The 152-year-old monument in South Bombay has been restored by the BMC Heritage Cell, after 3 long years of hard work.
After 3 years of extensive research and restoration efforts, the BMC Heritage Cell has finally managed to reinstall the erstwhile beauty of Mumbai's 152-year-old Fitzgerald fountain, in all its shining glory! Located at the Vasudev Balwant Phadke Chowk near Metro Cinema in South Bombay, this 45 feet high and 19 feet wide monument was inaugurated by Maharashtra's Guardian Minister on Sunday, ornating the city with its old-age Victorian charm.
The course of Fitzgerald Fountain restoration
Set in wrought iron, this 16-tonne fountain was initially installed in 1867, at the Metro Cinmera Junction by the Esplanade Committee to honour the then Governer of Bombay, William Robert Seymour Vesey-Fitzgerald. Designed and installed by the Barwell & Co.'s Eagle Foundry in Northampton, England, the monument was relocated from Dhobi Talao to the Bhau Daji lad museum in 1962 to resolve the traffic sneers in the city.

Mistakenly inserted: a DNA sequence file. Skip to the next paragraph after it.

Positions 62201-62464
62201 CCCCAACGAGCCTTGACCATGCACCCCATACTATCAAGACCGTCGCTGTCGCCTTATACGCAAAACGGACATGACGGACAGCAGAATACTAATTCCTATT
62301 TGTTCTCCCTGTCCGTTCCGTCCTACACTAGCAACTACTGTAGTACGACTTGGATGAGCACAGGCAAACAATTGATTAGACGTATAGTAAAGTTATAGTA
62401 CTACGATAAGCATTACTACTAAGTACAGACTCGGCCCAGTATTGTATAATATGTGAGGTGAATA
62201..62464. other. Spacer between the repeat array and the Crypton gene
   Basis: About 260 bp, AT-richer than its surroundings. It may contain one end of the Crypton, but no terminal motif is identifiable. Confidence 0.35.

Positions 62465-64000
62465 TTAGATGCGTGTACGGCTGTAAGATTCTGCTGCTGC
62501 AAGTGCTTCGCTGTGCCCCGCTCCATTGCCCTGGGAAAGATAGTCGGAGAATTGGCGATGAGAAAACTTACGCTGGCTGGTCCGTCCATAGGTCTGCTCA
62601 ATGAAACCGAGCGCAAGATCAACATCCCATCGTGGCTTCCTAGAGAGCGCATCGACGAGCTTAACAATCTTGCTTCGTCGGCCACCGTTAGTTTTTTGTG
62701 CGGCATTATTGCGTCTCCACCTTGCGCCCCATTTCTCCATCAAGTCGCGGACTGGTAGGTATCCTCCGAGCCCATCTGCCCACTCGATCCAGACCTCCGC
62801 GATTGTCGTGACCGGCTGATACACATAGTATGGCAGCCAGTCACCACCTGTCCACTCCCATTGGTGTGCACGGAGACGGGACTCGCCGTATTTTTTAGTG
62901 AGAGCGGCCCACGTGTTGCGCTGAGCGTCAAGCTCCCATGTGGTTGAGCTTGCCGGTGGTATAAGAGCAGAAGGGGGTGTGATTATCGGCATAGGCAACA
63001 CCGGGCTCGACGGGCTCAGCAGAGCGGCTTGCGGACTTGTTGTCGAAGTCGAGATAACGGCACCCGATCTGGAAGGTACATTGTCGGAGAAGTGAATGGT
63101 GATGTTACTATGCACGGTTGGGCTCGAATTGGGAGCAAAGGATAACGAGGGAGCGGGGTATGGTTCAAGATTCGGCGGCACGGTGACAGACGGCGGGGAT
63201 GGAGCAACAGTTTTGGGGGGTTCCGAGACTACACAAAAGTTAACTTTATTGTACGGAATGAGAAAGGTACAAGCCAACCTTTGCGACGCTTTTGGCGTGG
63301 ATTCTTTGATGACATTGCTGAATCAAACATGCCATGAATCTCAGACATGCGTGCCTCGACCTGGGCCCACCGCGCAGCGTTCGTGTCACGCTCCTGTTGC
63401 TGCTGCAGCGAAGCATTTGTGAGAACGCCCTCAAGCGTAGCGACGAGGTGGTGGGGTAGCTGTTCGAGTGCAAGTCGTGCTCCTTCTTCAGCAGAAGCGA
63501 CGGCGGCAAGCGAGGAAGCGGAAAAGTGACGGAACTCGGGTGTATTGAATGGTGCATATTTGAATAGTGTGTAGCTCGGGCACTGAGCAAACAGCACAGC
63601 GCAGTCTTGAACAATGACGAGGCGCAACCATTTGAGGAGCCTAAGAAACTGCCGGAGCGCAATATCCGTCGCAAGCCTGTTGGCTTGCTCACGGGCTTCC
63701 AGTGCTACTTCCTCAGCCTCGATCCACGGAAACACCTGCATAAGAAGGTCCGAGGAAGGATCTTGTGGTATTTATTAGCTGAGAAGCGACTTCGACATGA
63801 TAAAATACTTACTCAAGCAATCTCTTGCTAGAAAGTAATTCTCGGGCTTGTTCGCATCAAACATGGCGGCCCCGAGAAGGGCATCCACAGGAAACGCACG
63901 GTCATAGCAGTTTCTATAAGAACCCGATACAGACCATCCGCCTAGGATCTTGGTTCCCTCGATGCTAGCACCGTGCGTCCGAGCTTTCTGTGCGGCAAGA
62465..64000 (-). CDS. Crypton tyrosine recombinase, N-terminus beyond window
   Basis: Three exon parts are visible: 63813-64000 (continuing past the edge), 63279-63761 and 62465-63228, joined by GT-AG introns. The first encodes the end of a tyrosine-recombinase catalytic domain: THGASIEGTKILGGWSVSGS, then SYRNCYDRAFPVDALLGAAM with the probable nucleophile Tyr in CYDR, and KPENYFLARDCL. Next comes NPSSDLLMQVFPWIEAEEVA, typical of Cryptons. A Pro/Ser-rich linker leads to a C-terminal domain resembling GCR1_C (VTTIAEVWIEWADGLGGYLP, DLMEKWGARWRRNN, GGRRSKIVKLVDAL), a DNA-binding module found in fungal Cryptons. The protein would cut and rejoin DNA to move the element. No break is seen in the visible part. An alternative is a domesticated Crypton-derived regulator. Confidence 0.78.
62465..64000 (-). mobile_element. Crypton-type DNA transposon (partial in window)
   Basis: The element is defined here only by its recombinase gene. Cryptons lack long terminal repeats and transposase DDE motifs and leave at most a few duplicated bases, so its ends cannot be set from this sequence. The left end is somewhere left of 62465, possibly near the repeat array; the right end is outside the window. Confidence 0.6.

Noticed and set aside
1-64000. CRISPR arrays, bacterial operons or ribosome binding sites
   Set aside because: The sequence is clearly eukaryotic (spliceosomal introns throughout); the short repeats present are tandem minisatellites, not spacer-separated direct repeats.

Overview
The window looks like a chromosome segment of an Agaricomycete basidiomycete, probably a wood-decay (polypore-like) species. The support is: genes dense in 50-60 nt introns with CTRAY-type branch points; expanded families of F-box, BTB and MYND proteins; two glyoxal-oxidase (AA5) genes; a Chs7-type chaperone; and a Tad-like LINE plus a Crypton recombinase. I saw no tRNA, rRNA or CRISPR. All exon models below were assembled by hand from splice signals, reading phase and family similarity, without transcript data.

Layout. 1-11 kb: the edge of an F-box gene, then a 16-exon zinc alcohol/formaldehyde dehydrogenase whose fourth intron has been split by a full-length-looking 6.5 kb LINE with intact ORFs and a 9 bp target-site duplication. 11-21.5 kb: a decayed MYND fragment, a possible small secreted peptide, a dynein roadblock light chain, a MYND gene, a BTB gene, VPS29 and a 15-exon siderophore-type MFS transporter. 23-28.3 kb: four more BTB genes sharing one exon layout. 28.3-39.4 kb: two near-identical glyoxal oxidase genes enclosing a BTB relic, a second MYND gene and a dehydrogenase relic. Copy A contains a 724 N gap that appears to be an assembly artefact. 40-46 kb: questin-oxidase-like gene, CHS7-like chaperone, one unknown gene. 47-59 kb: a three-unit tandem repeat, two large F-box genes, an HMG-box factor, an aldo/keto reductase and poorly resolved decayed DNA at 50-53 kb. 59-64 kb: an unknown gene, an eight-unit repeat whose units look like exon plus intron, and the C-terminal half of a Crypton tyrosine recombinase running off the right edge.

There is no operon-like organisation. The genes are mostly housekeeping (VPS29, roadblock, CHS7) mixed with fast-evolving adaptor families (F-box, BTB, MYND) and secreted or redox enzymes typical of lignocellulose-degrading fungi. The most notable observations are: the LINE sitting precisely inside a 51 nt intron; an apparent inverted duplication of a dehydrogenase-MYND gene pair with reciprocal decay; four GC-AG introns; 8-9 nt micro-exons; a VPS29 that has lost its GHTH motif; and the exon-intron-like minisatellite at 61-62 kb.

BMC took the task of reinstating the Fitzgerald fountain in 2018, after 6 decades of haphazard relocation of the monument. Besides years of neglect and time tear, the Heritage Cell was met with the challenge to scavenge 200 missing pieces of the fountain. Soon a restoration team of 50 experts and staff were brought on board to help prepare the restoration design. This team assisted to conduct research and cast moulds to create replicas of the lost piece to expedite the task at hand.
Similarly, the characteristic lamp of this monument has also been recast. Luckily for the BMC, it found the drawing of a twin fountain made in Eagle foundry in 1863 Northamptonshire. These designers were used to mould a lamp out of aluminium and complete the restoration work.
Fountain to soon be opened for public viewing
Civic officials informed that the work was completed 3 months ago but the inauguration has been staggered due to the present pandemic situation. It will soon be opened for public viewing, they added.
While several call it a symbol of the British tyranny and a reminder of the colonised Bombay Presidency, others revel in the sheer intricacies of the fountain and the spring of nostalgia along with it. What are your thoughts about the restoration? Do let us know in the comments below!